Cooktown and nearby Mount Cook (431 metres) take their names from James Cook, who beached his ship, the Endeavour, for repairs at the mouth of the Endeavour River, on Cape York Peninsula in 1770.
The northernmost town on the east coast of Australia, it was founded in 1873 as a port to supply the goldfields along the Palmer River. The area around Cooktown contains three major ecozones – tropical rainforest, sclerophyll forests, sandy dunes and lagoons – and is thus unusually rich in biodiversity, with a large proportion of the 3,000 plant species and more than 500 terrestrial vertebrates recorded for Cape York Peninsula. The region contains many rare or unusual species which are of great interest to botanists and zoologists.
When Cook beached his ship, naturalists Joseph Banks, Daniel Solander, made good use of their enforced 7-week stay to make and illustrate an extensive collection of the plants of the area. In fact it was here that they collected the vast majority of plants they brought back to the Royal Botanic Gardens at Kew. The illustrations were later published as Banks' famous Florilegium. Meanwhile their colleague Sydney Parkinson illustrated the local Aboriginal people he encountered nearby, plus the flora he collected and the fauna he saw, and first gave kangaroos their modern English name (borrowing from the local Guugu Yimithirr language).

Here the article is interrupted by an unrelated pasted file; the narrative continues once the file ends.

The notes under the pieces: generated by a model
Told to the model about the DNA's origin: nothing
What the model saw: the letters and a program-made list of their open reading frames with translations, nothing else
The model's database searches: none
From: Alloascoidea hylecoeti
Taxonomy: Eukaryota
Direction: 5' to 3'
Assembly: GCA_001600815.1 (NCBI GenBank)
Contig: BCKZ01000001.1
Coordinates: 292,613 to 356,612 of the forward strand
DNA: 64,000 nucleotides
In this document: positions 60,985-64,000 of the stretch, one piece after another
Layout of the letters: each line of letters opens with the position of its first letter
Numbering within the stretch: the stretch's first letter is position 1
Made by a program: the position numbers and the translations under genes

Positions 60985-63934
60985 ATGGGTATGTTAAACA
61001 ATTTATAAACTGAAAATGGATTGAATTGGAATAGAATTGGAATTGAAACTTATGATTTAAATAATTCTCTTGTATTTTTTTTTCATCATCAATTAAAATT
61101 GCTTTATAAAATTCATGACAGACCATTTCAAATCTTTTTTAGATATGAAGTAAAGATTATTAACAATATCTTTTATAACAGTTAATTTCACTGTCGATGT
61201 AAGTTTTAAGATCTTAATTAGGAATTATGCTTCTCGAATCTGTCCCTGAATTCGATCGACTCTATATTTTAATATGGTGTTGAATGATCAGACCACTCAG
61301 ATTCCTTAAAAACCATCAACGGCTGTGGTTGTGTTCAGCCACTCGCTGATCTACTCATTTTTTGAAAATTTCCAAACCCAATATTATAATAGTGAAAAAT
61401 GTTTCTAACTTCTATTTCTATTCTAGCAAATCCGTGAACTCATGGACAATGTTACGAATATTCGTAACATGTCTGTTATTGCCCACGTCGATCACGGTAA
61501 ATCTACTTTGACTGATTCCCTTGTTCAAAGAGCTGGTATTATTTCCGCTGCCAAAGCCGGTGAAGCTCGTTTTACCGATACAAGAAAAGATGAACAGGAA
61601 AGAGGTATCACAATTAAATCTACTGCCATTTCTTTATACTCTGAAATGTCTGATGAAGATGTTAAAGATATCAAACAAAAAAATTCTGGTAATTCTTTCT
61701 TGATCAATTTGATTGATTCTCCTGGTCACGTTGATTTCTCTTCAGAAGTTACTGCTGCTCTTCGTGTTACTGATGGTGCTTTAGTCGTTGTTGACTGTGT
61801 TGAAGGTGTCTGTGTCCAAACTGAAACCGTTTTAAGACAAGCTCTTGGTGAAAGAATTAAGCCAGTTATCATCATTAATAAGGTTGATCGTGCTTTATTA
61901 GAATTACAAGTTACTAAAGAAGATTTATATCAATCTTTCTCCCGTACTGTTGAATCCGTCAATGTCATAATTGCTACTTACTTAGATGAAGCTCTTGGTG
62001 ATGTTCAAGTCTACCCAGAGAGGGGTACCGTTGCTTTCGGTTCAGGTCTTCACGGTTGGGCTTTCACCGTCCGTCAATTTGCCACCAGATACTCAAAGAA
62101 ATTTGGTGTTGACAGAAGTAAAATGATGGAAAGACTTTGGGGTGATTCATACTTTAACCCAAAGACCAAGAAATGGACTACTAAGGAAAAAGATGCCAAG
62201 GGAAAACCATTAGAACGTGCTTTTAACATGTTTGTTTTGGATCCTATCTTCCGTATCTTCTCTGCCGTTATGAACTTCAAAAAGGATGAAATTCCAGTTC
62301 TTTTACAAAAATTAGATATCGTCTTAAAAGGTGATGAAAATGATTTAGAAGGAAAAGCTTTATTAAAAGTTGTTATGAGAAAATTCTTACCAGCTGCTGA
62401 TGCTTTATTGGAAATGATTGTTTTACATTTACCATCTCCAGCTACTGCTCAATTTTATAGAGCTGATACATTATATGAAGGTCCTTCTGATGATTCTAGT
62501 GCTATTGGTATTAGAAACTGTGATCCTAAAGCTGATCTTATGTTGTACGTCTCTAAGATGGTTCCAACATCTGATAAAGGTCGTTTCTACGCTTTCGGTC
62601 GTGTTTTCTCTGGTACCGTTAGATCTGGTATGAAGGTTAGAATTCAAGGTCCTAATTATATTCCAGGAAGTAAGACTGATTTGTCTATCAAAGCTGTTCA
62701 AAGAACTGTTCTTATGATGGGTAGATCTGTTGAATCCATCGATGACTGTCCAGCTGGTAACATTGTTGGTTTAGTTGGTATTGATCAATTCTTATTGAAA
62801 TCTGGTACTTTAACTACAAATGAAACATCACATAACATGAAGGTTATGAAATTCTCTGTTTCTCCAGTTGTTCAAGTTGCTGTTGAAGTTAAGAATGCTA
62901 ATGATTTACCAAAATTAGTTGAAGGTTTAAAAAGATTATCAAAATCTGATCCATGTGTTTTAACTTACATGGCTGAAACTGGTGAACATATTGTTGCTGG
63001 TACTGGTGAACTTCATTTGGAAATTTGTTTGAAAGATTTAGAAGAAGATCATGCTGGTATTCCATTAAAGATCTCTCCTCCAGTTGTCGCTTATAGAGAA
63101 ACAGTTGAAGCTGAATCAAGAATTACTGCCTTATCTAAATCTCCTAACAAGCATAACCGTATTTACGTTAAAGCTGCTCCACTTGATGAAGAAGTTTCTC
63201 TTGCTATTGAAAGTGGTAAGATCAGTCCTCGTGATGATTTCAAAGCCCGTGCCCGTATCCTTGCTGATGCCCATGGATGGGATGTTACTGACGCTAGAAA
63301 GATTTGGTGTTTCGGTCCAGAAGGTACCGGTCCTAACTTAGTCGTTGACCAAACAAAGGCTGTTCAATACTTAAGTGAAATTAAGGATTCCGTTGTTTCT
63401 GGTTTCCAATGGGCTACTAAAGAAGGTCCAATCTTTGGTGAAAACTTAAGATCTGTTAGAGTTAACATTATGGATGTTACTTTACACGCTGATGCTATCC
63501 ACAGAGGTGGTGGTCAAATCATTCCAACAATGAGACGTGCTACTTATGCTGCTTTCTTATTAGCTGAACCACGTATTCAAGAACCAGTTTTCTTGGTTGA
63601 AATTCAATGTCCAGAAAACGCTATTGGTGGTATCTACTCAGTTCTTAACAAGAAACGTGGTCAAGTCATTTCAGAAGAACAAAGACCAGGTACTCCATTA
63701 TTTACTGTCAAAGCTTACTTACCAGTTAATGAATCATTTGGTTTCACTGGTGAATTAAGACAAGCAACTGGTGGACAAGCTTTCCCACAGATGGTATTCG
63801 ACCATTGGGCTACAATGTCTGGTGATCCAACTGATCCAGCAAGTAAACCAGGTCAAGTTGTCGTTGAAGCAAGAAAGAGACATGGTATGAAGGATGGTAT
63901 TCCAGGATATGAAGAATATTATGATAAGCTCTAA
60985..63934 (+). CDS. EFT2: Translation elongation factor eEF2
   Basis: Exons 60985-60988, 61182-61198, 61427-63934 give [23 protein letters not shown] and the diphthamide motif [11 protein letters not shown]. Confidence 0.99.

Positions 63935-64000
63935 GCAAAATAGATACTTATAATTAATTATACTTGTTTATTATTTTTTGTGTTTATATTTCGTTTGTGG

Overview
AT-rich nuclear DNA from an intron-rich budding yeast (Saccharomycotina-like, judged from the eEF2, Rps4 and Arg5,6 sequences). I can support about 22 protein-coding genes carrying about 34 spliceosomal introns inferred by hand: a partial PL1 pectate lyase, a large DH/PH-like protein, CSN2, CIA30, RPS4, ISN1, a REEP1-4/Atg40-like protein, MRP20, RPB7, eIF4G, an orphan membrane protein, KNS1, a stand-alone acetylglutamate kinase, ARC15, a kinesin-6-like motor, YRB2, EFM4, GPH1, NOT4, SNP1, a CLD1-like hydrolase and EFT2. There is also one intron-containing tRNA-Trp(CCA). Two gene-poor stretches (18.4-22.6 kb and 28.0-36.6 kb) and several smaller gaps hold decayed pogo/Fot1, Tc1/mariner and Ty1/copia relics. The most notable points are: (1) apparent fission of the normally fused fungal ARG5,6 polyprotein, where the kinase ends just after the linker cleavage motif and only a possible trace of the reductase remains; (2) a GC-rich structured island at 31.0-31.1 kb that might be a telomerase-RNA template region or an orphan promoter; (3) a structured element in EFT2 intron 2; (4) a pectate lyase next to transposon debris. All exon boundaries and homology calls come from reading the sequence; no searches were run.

Cooktown and the Endeavour Valley have subsequently become a major attraction for biologists and illustrators of flora and fauna. Vera Scarth-Johnson (1912–1999), spent almost thirty years illustrating the region’s flowering plants, then donated her priceless collection of botanical illustrations to the people of the town. In accordance with her wishes, a gallery and interpretative centre was built in Cooktown’s Botanic Gardens to house the collection and promote the study and appreciation of the area’s plants and animals.
Immediately north of the small town, Endeavour River National Park was established to protect and preserve some of the natural and cultural resources in and around the mouth of the Endeavour River.
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